Driving an electric Volvo from Milan to Genoa was the perfect prelude to enjoying the arrival of one of the world’s most important sailing events: The Ocean Race. (Here all our post about The Ocean Race)
Doing it on board a 100% electric car branded Volvo, a premium sponsor that has supported the race for several years, prepared me to immerse myself in the central theme that unites Volvo and The Ocean Race: sustainability. Sailing and electric driving have several very interesting points of contact, starting with quietness and sustainability. It is well known that The Ocean Race – a race that in six months touches nine countries across the sea – is committed to the environment, with activities to collect data on the health of the oceans, information on their protection and scientific research. For a company like Volvo, on the other hand, recognised as a leader in the production of safe cars, this partnership underlines how today the concept of safety goes absolutely hand in hand with that of sustainability. (Here all our posts about Volvo)
A safe car today is a sustainable car
Since the invention of the three-point seat belt in 1959, Volvo’s commitment to safety has never stopped. Today, however, safety not only means advanced driver assistance systems, it also means safety for the planet. An exciting video campaign launched a few years ago shows the work Volvo has done on safety over the years, with ever more timely and modern technology and crash tests. The video, however, ends with an image showing melting ice and an iconic phrase: the ultimate safety test today is climate change.
Volvo, circular economy at the heart of production
Volvo is clear about this challenge and is deploying all its resources to meet it. The priority for Volvo is to make the entire supply and production chain environmentally and energy efficient. The company’s path to becoming 100 per cent carbon neutral by 2040 includes the first step in 2030, when Volvo will produce only electric cars, but the steps involve the entire industrial process. In fact, the biggest impact of a vehicle on the environment is the production and disposal phase, and it is there that most of the efforts and investments are being directed.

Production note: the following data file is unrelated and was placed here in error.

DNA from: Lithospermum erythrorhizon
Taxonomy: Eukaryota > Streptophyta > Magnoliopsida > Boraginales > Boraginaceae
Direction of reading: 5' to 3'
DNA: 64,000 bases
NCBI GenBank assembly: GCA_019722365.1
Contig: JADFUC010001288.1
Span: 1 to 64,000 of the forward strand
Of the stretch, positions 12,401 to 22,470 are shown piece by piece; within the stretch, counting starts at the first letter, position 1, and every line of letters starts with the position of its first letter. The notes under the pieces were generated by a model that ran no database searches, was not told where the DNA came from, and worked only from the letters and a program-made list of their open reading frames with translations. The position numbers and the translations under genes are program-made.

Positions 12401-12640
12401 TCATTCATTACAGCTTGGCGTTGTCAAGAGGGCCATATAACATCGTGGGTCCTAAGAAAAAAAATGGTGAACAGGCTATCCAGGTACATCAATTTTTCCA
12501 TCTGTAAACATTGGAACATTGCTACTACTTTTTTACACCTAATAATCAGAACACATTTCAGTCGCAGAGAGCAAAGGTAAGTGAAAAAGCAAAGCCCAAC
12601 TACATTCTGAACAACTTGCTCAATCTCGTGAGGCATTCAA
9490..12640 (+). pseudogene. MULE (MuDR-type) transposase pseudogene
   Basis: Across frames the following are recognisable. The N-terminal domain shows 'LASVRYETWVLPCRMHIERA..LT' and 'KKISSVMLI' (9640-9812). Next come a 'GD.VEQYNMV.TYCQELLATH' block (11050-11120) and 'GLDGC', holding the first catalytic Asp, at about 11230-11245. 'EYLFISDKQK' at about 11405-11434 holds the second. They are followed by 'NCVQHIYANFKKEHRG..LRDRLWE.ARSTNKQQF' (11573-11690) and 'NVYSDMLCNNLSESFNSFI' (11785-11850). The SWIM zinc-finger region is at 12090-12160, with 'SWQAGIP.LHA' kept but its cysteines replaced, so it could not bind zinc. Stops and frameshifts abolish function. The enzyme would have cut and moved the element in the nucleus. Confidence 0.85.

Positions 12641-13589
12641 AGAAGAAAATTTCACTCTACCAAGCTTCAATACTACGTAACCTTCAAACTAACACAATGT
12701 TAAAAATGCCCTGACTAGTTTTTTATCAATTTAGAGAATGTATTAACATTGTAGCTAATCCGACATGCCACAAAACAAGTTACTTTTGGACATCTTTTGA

The partners with whom Volvo intends to work in the coming years are also all identified following the same principle: minimising the impact on the environment. One example is the agreement with SSAB, a Swedish steel mill that produces near-zero-emission steel using sustainable energy. Another efficiency-enhancing process that will be gradually introduced in all Volvo factories is mega casting. Thanks to this die casting system, invented by the Idra Group of Brescia, large structural parts of the vehicle are moulded in one process and in one piece. This reduces costs, waste and emissions compared to the more laborious process of printing all the chassis parts separately. Further proof of the Swedish company’s commitment is the Gothenburg headquarters, carbon neutral from 2021, a model that Volvo intends to extend to all its locations by 2025.
Volvo EX30: the state of the art in sustainability
All of Volvo’s efforts are summed up within the latest model presented: the EX30. This 100 per cent electrically powered car has a design intended to minimise end-of-life waste and optimise the reuse of all components. For the exterior of the EX30, around 25 per cent aluminium and 17 per cent recycled steel and plastic were used, while around 30 per cent of the interior decorative elements use recycled plastic and reused materials such as denim. All the components, from the position of the buttons to operate the windows to the screen/tablet to control the infotainment system, are designed to have a second use at the end of its first life cycle inside the car. For example, the audio system is integrated inside a soundbar, which is much easier to recover at the end of its life than the various components of a surround system.
Virtuous examples such as Volvo’s can also be found in the nautical world, especially the sailing industry, with the focus of several shipyards on the search for materials with an almost infinite lifecycle for the production of hulls and furniture. The hope is that the wake will be followed by more and more companies, from yachting to motoring to design.